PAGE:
Can I Kick It?

I am writing a book! Maybe. (It depends if enough of you help or not.) I’m doing a Kickstarter campaign to fund it. Go contribute or keep reading to learn more.

By now you’ve probably heard the news, and I’m here to tell you it’s true: February 7 is my birthday. It’s a serious one too — the big Three-Oh. In lieu of gifts, I’m asking that you make a donation in your name to me.

Oh, that’s the other news. I’m writing a book. Maybe.

Why a book?

Sometime in high school was the first time someone told me, “You should write a book.” Other people have told me that over the years. “You should write a book” is a sentence that is said to billions of people every day across this great nation of ours. And yet, probably less than half of those people actually write books.

The thing is, I actually would like to write a book. I’m a writer, after all — by trade and by compulsion — so it seems like a logical next step to write something longer than a blog post or brochure. Plus, I think I could write a pretty good book (no false modesty here). Maybe not great (OK, a little false modesty), but better than some of the books I’ve read.

So why haven’t I written a book? Two fundamental truths you should know about me: (1) I love to write, and (2) I hate wasting effort on stuff that doesn’t serve a purpose. When it comes to real writing, my challenge has always been reconciling both of these realities.

I’m a copywriter, which is a good compromise. I get to exercise my writerly muscles on relatively short-term projects with clear, direct rewards (e.g., being able to pay my bills usually). Blogging is another good compromise. I get to write fun stuff, and I enjoy it when readers enjoy what I write.[1]

But writing a book is a whole other wordgame. It’s a lot of work over a lot of time with no clear purpose in the end. Good work is its own reward? Screw that; I want money, fame, and adoration.

Or at least some money.

Why Kickstarter?

So I found myself caught in a nice little catch-22: I didn’t want to write a book if people weren’t going to buy/read/like it, but there was no way to know if people would buy/read/like until after I’d already written it.

Except maybe there is a way (at least for the buy part of it).

I’ve launched a Kickstarter campaign to fund the writing and production of a book (a Kindle e-book, to be precise) called Mostly Lies. You can get more info about it at the project page.

If you don’t know what Kickstarter is, read up on the basics. In a nut, it’s a way to “crowdfund” “creative” projects by allowing “backers” to contribute money to make “stuff” happen (and they get rewards in return). Once the pledges reach a predetermined level (for me, $5,500) within a predetermined amount of time (for me, 30 days and counting), the project is considered “funded” and it’s time to rock and roll.

The cool thing about Kickstarter is, if I don’t get enough pledges, you don’t have to pay anything and I don’t have to do anything. That’s a key motivating factor for me. I intentionally set the goal pretty high so that I’d be able to devote enough time to the project without feeling like I could or should be working on other things (please refer to “I hate wasting effort” above). There are similar crowdfunding websites that collect money for creative projects and don’t enforce an “all or nothing” limitation. But that’s not what I want. I want all or nothing. Either one would be OK; it’s the murky middle that I don’t like.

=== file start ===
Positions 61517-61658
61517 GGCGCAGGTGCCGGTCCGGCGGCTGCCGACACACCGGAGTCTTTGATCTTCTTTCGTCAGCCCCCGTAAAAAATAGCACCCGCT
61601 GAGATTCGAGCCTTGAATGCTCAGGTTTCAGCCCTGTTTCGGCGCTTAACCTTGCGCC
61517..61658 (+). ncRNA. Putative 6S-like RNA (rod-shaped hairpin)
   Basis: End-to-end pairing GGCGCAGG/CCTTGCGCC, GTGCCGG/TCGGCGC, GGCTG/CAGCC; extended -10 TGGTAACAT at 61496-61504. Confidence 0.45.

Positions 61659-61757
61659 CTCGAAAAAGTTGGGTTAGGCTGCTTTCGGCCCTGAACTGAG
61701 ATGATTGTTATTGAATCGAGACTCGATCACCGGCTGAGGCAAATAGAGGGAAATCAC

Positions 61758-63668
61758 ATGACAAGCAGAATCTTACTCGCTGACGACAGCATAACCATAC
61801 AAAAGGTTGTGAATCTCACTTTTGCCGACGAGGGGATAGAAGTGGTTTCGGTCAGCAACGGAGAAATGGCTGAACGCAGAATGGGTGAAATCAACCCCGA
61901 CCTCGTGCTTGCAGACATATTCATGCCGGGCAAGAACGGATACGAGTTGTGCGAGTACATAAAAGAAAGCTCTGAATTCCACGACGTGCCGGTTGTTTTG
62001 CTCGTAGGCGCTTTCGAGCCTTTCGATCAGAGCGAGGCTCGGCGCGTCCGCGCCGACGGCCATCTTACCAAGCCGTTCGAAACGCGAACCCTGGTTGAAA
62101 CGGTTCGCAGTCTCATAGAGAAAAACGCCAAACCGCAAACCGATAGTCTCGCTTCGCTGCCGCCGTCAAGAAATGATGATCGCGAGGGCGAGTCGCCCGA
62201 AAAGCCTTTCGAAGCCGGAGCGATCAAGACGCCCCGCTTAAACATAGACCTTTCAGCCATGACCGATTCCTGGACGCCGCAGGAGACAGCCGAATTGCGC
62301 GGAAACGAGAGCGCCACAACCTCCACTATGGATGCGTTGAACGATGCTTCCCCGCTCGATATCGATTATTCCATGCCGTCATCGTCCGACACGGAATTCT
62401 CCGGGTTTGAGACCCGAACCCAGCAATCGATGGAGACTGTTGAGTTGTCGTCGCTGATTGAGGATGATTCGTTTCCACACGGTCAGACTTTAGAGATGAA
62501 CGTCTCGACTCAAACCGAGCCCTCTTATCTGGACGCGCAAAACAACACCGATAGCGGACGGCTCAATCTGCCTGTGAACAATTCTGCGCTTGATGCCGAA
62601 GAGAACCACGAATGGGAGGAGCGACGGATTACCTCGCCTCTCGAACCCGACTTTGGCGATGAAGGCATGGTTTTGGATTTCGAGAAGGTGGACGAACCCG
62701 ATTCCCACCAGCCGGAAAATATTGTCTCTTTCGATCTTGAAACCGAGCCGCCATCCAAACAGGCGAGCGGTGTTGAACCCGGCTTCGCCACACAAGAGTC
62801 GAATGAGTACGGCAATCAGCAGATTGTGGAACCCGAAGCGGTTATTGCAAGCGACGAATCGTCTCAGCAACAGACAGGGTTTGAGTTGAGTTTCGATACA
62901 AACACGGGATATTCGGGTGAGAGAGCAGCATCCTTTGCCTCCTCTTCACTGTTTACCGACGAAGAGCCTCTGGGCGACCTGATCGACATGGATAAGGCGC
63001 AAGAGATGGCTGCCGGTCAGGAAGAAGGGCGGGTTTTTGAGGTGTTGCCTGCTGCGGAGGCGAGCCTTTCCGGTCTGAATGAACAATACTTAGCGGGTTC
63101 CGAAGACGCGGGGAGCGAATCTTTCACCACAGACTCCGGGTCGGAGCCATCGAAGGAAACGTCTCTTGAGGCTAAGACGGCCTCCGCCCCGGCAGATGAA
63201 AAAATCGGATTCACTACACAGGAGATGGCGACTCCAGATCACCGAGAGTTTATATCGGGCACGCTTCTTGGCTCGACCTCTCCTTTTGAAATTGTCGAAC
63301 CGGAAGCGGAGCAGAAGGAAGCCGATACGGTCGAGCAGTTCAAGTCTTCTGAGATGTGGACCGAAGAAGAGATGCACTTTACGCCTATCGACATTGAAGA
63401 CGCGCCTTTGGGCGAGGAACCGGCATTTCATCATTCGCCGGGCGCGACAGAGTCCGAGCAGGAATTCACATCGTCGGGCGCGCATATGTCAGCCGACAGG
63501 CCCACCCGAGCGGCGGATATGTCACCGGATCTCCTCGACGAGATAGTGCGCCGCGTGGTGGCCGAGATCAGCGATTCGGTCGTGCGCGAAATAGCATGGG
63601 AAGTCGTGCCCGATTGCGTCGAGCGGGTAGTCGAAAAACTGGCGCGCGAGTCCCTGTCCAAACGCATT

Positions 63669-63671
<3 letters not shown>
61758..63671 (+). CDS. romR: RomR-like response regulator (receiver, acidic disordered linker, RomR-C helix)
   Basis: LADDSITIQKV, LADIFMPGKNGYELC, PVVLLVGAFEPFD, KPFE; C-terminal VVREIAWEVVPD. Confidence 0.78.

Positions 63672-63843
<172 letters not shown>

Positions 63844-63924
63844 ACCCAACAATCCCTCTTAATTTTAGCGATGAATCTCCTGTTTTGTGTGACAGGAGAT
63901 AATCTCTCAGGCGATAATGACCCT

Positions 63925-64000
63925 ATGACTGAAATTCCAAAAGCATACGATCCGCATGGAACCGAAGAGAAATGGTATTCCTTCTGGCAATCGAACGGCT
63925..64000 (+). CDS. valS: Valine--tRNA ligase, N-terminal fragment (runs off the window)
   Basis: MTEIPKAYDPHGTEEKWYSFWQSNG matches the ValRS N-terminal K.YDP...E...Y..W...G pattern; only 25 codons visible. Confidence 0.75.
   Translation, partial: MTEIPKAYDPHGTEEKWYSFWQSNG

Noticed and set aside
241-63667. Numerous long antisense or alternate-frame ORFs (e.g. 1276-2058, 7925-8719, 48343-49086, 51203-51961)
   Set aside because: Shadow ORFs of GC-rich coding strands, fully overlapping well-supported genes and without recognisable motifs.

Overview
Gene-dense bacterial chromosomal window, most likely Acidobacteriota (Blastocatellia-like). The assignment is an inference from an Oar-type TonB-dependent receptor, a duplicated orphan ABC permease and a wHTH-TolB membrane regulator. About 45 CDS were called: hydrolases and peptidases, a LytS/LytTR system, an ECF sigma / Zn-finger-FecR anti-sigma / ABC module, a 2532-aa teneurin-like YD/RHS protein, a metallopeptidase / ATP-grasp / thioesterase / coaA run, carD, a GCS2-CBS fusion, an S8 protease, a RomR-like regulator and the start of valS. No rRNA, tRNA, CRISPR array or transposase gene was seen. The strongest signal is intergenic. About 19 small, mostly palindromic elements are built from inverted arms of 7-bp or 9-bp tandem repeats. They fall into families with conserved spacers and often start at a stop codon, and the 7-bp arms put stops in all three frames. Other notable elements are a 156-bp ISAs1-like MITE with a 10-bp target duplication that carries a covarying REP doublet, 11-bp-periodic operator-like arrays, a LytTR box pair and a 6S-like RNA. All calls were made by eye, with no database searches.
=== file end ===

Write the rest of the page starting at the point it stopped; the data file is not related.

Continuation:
Why an e-book?

To make this crazy scheme succeed, I need to reduce the friction of the whole process. It has to be as easy as possible to move from one step to the next, to get the book written, published, and in your hands. Nowadays, with the iPods and the microwaves and the cloud, the easiest way to distribute a book is digitally, as an e-book. And the easiest e-book format, it seems to me, is Amazon’s Kindle platform.

There are free Kindle apps that you can use to read Kindle e-books on iPhone, iPad, Android, Mac, and Windows. However, I prefer the experience of reading on the e-ink Kindle device itself, so you might want to consider getting one if you like to read. I recommend the Kindle Paperwhite, but there’s also a dirt-cheap version if you just want to get your feet wet.

How can I help?

If I haven’t talked you out of it yet, and you’d like to see this project get off the ground, go to the Kickstart page and contribute (or at least watch the video; I think it turned out pretty cool).

After that, spread the word. For anyone who’s totally unfamiliar with me, I know it’s a tough sell: a vague proposal for a future book by an unknown author that could end up being about anything? Why would anyone pay money for that? To be honest, I don’t know the answer to that. Maybe you have some ideas. Get creative, maybe.

Is this post almost done?

Lastly — if you’ll allow me to get all mushy for a moment — your pledge to this project isn’t just about getting a book. It’s a vote of confidence in me (and confidence don’t come cheap!). It tells me that you believe I’ll write something worth reading. That’s immeasurably valuable to me. If you trust me enough to contribute, all I can really say is: thank you.

Update: Get even more of your questions answered here.

  1. Even blogging can feel pointless, though. One of the reasons I got rid of comments was because that little text box at the bottom of every post implies that comments should be there — and if they’re not, then it’s an implied pointless failure. []